Berkeley will set aside 2 miles of roadway for a “Healthy Streets” initiative to allow room for walking, biking, and outdoor activities while maintaining social distancing guidelines.
Three sections of streets will be barricaded off on one side to reduce traffic and increase access for pedestrians. They include Ninth street from Hearst Avenue to Dwight Way, Russell Street from Adeline to Mabel streets, and Addison Street from Sacramento to Grant streets. The streets will have barriers at one end and signs that say “Watch for pedestrians and bikes/consider other routes.” There will also be signs midway through each block reminding people to slow down, social distance, and cover their nose and mouth.
Vehicles will still be able to drive through the areas at a slow speed — 15 mph — but are encouraged to use other routes.
“This pandemic affects our community in so many ways that it’s wonderful to give our community more space to get out even as they shelter in place,” Mayor Jesse Arreguín said in an announcement. “This is a creative way to re-use public space for the common good.”
The program is similar to “Slow Streets” initiatives launched in Oakland and San Francisco in April. Walk Bike Berkeley first suggested closing off streets in March after shelter-in-place orders went into effect regionwide on March 17.
While other cities worked quickly to open up more pavement to walkers, bikes, skateboards, people pushing baby carriages and others, Berkeley moved slowly. City staff has worked to implement the idea since March but was slowed down by a massive logistical response for the city’s Emergency Operations Center.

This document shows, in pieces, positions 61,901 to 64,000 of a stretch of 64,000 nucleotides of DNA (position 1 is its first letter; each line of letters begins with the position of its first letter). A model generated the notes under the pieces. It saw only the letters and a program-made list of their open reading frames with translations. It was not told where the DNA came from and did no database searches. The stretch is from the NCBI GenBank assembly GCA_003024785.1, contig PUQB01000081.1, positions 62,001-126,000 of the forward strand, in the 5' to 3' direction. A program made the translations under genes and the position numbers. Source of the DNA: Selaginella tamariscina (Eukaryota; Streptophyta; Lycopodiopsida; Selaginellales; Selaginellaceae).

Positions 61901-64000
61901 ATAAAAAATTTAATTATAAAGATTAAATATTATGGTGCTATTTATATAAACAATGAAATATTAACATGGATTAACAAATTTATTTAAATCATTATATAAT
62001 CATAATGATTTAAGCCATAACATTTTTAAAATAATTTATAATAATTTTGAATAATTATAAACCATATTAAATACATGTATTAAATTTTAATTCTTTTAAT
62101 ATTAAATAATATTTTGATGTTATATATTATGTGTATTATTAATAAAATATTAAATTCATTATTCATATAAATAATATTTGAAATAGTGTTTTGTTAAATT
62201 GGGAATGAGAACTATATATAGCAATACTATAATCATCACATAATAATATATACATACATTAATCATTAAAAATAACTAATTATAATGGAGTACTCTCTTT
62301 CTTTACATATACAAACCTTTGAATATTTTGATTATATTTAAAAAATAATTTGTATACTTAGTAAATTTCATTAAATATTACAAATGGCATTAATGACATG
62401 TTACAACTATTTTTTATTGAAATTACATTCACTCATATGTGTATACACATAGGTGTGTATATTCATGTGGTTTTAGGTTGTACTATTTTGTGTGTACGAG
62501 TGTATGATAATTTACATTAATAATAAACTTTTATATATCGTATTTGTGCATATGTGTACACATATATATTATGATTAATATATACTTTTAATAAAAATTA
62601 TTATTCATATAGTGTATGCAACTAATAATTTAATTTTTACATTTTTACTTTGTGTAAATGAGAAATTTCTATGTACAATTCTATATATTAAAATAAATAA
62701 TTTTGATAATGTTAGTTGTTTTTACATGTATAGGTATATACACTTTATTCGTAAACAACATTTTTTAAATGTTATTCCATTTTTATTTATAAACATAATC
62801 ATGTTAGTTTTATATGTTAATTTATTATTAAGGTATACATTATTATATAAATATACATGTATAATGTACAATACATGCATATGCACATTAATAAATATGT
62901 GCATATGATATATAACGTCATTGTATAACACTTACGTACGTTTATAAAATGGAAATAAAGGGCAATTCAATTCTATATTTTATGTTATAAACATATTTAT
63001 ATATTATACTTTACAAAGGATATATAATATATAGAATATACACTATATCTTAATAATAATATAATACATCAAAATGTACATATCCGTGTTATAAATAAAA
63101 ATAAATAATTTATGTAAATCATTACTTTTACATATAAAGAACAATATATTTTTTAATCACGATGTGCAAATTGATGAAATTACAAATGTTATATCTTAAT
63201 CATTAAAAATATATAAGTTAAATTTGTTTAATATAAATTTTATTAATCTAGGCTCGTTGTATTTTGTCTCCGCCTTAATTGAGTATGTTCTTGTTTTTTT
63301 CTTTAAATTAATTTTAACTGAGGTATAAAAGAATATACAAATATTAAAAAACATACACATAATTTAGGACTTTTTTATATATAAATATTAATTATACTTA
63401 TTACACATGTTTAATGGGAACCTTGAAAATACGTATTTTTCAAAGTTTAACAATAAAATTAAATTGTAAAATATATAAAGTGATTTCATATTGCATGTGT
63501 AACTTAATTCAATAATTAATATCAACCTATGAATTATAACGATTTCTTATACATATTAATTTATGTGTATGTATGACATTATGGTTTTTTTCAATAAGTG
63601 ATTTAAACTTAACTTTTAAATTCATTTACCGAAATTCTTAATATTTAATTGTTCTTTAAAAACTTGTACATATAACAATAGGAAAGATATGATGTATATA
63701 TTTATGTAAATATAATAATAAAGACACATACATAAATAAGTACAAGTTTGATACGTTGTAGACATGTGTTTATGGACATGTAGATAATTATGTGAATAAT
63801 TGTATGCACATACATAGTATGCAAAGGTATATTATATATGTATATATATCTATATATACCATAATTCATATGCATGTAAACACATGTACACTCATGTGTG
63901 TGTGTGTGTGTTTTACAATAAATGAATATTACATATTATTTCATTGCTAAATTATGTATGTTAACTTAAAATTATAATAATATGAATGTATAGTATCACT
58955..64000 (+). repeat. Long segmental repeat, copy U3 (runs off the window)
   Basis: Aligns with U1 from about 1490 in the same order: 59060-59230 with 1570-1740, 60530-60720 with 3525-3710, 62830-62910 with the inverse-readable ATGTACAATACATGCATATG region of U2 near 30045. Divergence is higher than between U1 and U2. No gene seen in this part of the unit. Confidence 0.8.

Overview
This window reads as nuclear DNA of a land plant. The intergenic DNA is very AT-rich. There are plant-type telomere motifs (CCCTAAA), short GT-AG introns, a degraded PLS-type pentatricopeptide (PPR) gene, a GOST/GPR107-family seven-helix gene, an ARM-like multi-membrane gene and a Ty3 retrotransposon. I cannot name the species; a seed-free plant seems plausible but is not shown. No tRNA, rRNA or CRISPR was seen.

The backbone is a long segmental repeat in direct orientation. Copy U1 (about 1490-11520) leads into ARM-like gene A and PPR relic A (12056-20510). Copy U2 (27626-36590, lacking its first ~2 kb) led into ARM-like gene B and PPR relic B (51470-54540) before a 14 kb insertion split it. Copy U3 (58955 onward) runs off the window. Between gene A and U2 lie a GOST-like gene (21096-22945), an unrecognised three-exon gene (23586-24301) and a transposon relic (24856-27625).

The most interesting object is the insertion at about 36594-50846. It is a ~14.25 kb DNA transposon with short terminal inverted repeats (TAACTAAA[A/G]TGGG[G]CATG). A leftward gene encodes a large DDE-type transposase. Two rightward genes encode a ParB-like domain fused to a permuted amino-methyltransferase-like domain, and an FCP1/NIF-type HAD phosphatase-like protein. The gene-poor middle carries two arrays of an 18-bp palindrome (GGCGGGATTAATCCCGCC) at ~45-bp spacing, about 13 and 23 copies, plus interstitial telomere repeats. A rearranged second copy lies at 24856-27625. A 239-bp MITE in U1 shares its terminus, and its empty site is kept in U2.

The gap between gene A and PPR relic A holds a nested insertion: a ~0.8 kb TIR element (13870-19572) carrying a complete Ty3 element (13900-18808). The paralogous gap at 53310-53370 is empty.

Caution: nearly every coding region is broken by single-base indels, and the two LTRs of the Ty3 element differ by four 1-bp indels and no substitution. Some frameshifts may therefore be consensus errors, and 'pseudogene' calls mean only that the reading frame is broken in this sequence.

City Manager Dee Williams-Ridley said during one of Arreguín’s weekly town halls that the program would launch May 21, but later told Berkeleyside that the logistics were more complicated than she expected. She said that creating a “Healthy Streets” program would require a “huge volunteer effort” to get going. Walk Bike Berkeley and Berkeley Path Wanderers will be offering volunteers. The city worked on purchasing supplies for the program over the last several weeks and is designating the streets within its existing and planned 30 miles of bicycle boulevards.
“We’ve already been a city that’s been innovative in this arena in the past, so this is not new to Berkeley, but this should be expanded for Berkeley,” Williams-Ridley said, calling attention to Walk Bike Berkeley’s planning efforts. “For the folks that are out there that put the pressure on, thank you.”
During the pandemic, many residents have taken to neighborhood strolls to combat the isolation of being stuck at home. Due to physical distancing requirements, crowded areas can force pedestrians to step into the road to avoid violating rules. The new program hopes to create safer outdoor conditions to improve health and non-car access to essential destinations, like jobs, grocery stores, and restaurants.
Williams-Ridley added during a town hall early this month that the program will do its best not to disrupt deliveries of essential foods, medication, and services.
Liza Lutzker, a member of Bike Walk Berkeley’s coordinating committee, emphasized that the program is a public health response to COVID-19, not a subversive method to keep slow streets throughout Berkeley. She said Walk Bike Berkeley informed the city they do not want law enforcement to be part of the program, and the group is instead focusing on economic recovery, health outcomes and improved access for residents in all areas of the city.
“What we would like to see continue afterward is a strong commitment from the city to make it easier, and more comfortable and safer to walk, bike and use public transportation and other non-single car trips,” she said.
City Councilmember Lori Droste, a longtime advocate of pedestrian and bicyclist safety improvements and a partner with Walk Bike Berkeley, said she strongly supports the program.
“This is one piece of our public health response, we want to ensure that people can maximize social distancing and get essential exercise so we can maintain or public health standards,” Droste said. “This is integral to any approach, in any city.”
Editor’s note: This story was updated after publication to clarify and add more information about the ‘Healthy Streets’ program.